Law Schools in Connecticut, 1782-1843: The Lecture Method

February 9, 2013

Reeve, Gilbert, Gould, and Swift taught their students through lectures. This was the most common pedagogical system of the eighteenth and early nineteenth century. The lectures presented a synopsis and interpretation of a given topic, along with case summaries and references to authorities. Students would record the lectures as they were read, then edit and preserve them in notebooks.

Journal or chronicle of Sylvester Gilbert (1755-1846) of Hebron. Photostat. [Image cropped.] Reproduced courtesy of the Connecticut State Library.

The law schools at Litchfield, Hebron, and Windham used the lecture method throughout their existence. In this memoir Gilbert notes that he read a set of lectures based on two years of intensive research and study. Like Reeve, Gould, and Swift, Gilbert believed that he could transmit a complete summary of the law to his students.


James Gould, “Law School at Litchfield,” United States Law Journal and Civilian’s Magazine, vol. 1, no. 3 (Jan. 1823). [Image cropped.] Rare Book Collection, Lillian Goldman Law Library.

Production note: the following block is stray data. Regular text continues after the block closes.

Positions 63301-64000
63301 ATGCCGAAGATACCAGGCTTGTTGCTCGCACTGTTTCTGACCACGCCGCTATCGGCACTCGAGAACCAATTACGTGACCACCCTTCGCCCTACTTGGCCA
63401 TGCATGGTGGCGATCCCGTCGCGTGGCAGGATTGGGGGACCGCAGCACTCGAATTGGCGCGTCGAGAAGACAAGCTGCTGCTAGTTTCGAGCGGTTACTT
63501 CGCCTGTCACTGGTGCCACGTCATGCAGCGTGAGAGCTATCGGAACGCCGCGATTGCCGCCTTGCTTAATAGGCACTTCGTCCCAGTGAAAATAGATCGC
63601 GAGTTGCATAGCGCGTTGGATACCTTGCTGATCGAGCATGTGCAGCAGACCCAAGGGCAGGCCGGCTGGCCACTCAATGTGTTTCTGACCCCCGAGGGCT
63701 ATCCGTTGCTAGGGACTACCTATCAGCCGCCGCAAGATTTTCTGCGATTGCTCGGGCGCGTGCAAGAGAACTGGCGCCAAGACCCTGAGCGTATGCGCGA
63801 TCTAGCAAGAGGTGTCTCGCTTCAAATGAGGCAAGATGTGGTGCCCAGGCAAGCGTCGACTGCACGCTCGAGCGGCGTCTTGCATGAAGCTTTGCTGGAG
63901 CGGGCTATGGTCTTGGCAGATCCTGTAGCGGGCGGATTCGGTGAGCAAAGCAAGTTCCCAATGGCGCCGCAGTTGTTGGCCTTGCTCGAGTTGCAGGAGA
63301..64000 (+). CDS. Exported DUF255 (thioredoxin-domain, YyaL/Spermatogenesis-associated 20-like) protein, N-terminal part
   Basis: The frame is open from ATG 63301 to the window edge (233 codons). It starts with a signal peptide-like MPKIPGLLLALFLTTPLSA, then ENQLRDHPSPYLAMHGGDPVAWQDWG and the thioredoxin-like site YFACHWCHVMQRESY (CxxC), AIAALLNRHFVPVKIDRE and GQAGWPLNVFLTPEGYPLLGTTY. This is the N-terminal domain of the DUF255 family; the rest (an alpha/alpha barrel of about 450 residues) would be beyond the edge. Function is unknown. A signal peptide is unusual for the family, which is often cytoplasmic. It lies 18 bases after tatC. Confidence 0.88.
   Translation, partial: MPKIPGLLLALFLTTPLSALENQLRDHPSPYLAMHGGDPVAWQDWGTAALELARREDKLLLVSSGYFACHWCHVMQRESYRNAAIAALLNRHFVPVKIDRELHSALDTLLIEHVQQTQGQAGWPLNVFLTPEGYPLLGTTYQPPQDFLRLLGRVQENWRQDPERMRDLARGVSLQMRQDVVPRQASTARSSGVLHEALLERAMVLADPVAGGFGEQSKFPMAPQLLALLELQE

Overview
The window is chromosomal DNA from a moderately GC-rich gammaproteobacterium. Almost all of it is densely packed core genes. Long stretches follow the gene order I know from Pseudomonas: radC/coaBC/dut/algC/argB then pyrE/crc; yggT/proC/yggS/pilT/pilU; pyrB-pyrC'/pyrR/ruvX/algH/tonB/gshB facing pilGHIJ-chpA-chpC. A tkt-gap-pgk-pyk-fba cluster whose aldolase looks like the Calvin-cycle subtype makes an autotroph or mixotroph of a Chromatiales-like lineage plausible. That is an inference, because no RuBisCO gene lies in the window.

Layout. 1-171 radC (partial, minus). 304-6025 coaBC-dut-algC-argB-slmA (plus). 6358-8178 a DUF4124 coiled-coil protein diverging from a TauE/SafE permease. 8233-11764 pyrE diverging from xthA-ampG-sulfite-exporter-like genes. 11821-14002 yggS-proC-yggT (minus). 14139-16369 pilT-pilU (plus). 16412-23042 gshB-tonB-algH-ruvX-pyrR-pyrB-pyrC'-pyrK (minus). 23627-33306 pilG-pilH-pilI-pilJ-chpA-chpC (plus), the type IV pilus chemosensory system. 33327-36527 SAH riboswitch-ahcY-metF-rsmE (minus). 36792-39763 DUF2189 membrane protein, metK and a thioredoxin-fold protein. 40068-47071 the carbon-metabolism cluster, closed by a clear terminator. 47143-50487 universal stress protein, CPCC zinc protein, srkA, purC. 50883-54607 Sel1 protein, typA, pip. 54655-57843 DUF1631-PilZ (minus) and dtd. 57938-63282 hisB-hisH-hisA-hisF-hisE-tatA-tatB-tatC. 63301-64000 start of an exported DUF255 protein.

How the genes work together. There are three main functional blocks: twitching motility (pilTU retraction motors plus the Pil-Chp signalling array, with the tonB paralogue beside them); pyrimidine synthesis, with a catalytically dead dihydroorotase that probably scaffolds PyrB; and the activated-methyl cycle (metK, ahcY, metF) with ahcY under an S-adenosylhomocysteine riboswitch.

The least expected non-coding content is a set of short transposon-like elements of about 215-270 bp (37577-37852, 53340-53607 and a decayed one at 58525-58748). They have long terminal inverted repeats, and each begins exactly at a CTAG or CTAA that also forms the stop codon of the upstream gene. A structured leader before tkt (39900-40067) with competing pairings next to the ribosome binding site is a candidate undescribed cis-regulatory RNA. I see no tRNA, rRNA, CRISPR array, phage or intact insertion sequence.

Gould emphasized the pedagogical value of taking lecture notes and organizing them in a notebook. It was also a practice that gave each student a “manual, or commonplace book, (including a repository of references,) to aid him in his professional practice.” Increasingly obsolete over the course of the nineteenth century, Gould’s method reflected an era when law books were scarce and expensive.

Litchfield Law School, Moothall Society. Continuation of reports of cases argued and determined in Moothall Society from August 5th 1797 to July 12 1798. Courtesy of the Litchfield Historical Society.

In Litchfield and the other schools, students participated in moot courts and learned how to draft legal instruments. Hitchcock and Daggett also required occasional essays and presentations on legal topics.

– Notes by Michael von der Linn

“From Litchfield to Yale: Law Schools in Connecticut, 1782-1843,” curated by Michael von der Linn and Michael Widener, is on display through May 30, 2013, in the Rare Book Exhibition Gallery, Level L2, Lillian Goldman Law Library, Yale Law School.

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